Supply and demand

We've been enjoying another round of frustrated HRD job seekers lately, many of whom are unfortunately not conducting themselves with dignity, or professionalism.

Like the chap who heard we were hiring for a global HRD for a western Europe based role with an engineering sector employer.

He made contact with our firm, on an unsolicited basis, and true to our values, we heard him out, but had to advise that his background wasn't at all what our employer was seeking.  We did make a genuine offer however to keep him informed of future career roles that might be of interest and were prepared to talk with him about what kinds of roles he might be seeking.

He wanted to argue the point.  According to him, he's one of only a handful of HR executives with bilingual skills, who has lived and worked abroad extensively, with engineering sector experience.

(We chose not to tell him that within our network alone, we know of over 1600 such HR leaders around the world who are at least bilingual, have lived and worked abroad, and have extensive experience in that sector)

We did advise that the employer was (for good reason) really angling for someone with an engineering or maths background who had transferred into HR.  Unfortunately this job seeker was dismissive that such a person could exist.

(We chose not to tell him that we'd actually found over 90 such people around the world of exceptionally high calibre, and the employer was getting absolute luxury of choice as a result)

He went so far as to suggest that we'd made up the role,  that we didn't know what we were doing, and that the employer would be furious at us for not having effected the introduction.  He demanded to know who the other candidates were, and who the employer was so he could check into the validity of (a) the job existing and (b) introduce himself to the company directly since we didn't know what we were doing and the CEO was certainly going to want to hire him.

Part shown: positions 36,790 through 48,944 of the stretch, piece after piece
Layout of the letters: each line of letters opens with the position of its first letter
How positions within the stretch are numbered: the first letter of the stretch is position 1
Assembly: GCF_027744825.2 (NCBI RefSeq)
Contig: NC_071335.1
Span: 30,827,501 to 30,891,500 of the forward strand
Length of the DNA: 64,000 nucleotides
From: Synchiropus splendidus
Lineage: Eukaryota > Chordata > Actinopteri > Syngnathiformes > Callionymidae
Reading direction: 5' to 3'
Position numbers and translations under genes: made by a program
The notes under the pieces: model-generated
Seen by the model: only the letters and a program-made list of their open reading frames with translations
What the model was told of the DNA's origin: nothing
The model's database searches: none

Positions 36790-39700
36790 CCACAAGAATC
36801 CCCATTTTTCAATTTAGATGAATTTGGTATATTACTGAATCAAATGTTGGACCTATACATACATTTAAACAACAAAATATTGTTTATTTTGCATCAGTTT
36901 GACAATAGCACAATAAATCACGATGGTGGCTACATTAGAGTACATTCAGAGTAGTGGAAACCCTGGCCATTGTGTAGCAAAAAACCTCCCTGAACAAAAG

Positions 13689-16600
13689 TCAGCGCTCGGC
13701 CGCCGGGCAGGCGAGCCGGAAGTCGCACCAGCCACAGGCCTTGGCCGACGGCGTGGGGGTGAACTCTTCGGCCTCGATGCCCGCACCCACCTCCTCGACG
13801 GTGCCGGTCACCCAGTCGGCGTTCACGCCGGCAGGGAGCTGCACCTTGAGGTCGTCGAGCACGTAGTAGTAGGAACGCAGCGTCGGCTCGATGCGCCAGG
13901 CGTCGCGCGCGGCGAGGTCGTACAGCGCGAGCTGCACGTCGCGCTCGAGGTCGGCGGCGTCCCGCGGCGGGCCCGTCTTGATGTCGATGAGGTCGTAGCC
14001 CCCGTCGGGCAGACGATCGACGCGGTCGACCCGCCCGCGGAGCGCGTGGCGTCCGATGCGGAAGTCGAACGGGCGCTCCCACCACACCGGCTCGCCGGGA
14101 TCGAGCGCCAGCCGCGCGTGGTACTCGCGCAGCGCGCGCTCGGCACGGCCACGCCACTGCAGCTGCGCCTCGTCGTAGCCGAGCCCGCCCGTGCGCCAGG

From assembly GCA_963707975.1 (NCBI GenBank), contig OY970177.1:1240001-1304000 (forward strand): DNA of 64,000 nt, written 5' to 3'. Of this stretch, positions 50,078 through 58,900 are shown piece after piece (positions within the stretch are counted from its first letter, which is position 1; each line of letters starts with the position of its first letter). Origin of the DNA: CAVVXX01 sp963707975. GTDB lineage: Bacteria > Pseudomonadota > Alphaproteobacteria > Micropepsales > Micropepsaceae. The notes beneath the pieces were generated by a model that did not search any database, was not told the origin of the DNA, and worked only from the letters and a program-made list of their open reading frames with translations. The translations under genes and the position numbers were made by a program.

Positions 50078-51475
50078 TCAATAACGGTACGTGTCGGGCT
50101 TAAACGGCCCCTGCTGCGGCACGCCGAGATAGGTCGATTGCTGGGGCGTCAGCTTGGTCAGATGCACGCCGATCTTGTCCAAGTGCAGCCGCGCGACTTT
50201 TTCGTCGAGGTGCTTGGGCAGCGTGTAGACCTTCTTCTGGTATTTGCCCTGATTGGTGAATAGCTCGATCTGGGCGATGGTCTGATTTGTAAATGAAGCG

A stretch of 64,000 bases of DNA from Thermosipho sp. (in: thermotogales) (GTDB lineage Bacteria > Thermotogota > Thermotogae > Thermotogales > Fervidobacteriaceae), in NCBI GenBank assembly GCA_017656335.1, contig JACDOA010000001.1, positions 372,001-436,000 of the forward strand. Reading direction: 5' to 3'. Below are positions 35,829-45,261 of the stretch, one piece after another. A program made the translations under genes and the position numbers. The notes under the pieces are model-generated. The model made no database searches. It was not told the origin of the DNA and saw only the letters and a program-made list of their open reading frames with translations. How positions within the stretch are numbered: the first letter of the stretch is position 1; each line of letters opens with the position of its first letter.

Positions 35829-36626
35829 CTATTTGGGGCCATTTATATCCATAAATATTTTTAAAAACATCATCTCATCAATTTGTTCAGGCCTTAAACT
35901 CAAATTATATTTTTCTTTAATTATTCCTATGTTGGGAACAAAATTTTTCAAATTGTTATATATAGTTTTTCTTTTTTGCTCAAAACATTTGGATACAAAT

Now, this isn't endearing behaviour, and whereas we commenced the contact being prepared to help for other roles, this display of petulance and aggression doesn't bode well for a future partnership.  This kind of behaviour, rightly or wrongly, makes us wonder how he acts and reacts in the workplace.  That's not the kind of hiring risk we're prepared to subject our long term employer clients to. 

The lessons perhaps of this story? 

Firstly.   You may have unique skills or experience in your little patch of earth, but the world is a big place, and its worth looking around to check how unique your skills really are in the international market.  Globalisation of business, mobility becoming a career norm, and the acceleration of skills and knowledge and ability in what were "emerging" markets have all contributed to a helluva lot of competition in the international HR job market.

Secondly.  Assume some professional courtesy.  Yes, we know that recruiters are often viewed somewhere just above pond scum and sometimes for good reason.  But the highly experienced recruiting professionals know their clients well, they know the background and pressure points for any given hire, and they know how far to push a hiring brief on transferable skills and experience.  They undertake a duty of care to protect their employer clients against potentially risky hires, which includes avoidance of job seekers who exhibit undesirable attitudes.  So there's just no up-side in alienating anyone who could well be a valuable source of job options, and a useful network contact for the future.

Thirdly.  Protect your reputation at all costs.  You can spend years building up an impressive career, and an impressive CV.  It can be damaged in minutes as a result of unprofessional behaviour.  The HR community is small, and tightly interconnected.  You'd be amazed at who knows who and how quickly poor perceptions can attach to reputations.